Her coach Nagapuri Ramesh stands a little distance away. He is worried they might miss the bus going back to the village. There is one leaving every 20 minutes or so. Ramesh keeps Dutee focused. He understands the mission. He knows what is required when you train in isolation. At the Gopichand Badminton Academy, Dutee lives among the badminton stars and is extremely thankful for that. When a nation and a federation deserted her, badminton star and super-coach Pullela Gopichand held out his hand. Dutee has never regretted that decision. In fact, without saying it, both Ramesh and Dutee acknowledge the contribution of Gopi in resurrecting a career that was tethering close to obscurity.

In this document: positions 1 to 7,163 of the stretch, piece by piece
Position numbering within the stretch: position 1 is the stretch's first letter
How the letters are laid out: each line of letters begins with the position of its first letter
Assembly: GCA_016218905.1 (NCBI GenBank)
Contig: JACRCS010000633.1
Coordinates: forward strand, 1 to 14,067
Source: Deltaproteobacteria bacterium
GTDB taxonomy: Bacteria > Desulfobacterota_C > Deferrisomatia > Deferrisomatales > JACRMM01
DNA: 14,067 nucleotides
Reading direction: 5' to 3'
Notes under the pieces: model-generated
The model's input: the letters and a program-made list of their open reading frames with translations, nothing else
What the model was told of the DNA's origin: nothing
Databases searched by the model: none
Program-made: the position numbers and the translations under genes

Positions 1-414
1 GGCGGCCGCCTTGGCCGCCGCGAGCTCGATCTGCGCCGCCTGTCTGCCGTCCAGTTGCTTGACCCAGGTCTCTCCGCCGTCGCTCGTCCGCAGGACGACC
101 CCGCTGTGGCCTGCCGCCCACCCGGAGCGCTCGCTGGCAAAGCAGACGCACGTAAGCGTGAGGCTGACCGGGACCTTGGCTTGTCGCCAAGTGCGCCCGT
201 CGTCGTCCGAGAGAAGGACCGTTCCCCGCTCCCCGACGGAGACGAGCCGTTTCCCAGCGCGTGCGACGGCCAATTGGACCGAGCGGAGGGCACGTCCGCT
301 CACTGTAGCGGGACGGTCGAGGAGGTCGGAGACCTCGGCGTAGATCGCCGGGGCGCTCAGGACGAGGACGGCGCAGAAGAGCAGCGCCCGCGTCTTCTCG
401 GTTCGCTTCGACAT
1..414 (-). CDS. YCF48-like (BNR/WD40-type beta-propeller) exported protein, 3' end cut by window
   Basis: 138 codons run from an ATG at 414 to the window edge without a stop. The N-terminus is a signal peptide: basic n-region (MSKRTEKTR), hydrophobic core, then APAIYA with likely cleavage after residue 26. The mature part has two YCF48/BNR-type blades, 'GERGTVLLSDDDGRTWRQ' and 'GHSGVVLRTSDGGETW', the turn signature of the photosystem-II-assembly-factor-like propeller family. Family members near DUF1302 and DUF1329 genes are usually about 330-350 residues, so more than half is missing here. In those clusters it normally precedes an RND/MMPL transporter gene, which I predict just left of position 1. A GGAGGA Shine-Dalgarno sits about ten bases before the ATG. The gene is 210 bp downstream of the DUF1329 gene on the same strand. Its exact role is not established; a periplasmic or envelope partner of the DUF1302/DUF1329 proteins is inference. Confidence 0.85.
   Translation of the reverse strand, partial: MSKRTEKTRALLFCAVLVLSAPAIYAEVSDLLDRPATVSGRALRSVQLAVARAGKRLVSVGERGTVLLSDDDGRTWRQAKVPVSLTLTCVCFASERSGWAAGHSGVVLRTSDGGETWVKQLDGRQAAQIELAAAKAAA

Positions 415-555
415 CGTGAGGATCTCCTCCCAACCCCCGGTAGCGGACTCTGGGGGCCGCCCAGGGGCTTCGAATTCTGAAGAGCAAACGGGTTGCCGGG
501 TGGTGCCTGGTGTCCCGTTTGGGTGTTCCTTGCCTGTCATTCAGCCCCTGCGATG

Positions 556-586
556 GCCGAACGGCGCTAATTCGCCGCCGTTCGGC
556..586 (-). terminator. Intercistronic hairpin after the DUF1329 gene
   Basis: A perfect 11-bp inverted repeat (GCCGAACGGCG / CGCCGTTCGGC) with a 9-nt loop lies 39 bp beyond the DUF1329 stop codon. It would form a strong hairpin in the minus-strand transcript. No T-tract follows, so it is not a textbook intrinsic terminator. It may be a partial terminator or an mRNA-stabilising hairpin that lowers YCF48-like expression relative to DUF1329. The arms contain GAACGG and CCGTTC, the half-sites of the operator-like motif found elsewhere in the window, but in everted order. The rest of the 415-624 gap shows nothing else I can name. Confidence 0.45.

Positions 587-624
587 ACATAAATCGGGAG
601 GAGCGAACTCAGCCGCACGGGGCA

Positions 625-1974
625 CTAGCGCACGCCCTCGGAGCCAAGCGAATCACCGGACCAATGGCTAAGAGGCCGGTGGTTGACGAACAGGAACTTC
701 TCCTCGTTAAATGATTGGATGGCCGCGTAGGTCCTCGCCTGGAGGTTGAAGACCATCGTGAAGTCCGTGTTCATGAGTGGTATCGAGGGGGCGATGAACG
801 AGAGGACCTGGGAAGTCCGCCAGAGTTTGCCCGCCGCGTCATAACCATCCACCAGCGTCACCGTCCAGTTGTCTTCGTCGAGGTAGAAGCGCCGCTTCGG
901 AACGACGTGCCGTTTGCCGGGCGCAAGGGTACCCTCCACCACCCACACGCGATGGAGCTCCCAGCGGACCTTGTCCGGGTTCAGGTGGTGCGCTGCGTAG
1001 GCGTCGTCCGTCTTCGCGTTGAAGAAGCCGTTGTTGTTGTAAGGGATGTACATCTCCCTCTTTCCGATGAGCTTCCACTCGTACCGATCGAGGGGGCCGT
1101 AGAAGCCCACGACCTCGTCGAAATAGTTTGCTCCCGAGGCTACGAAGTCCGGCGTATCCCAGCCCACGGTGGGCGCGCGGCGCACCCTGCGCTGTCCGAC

Being alone is a sinking feeling. Dutee had for months been pregnant with that feeling of being left out. An athlete orphaned, a human left to her own thoughts not only by those around her, but even by the Association that should have stood by her when they so wrongly accused her of failing a ‘gender’ test. She had refused to return to Patiala, a city built around the machismo of the north, where sly remarks not only hurt her but threatened to destroy the very soul she thrived on. Those were difficult days; spent questioning herself, the world and to an extreme whether it was worth living in it. Her sister, Saraswati, her rock in those dark days, said, “We were afraid she might hurt herself. There was always someone looking out for her.”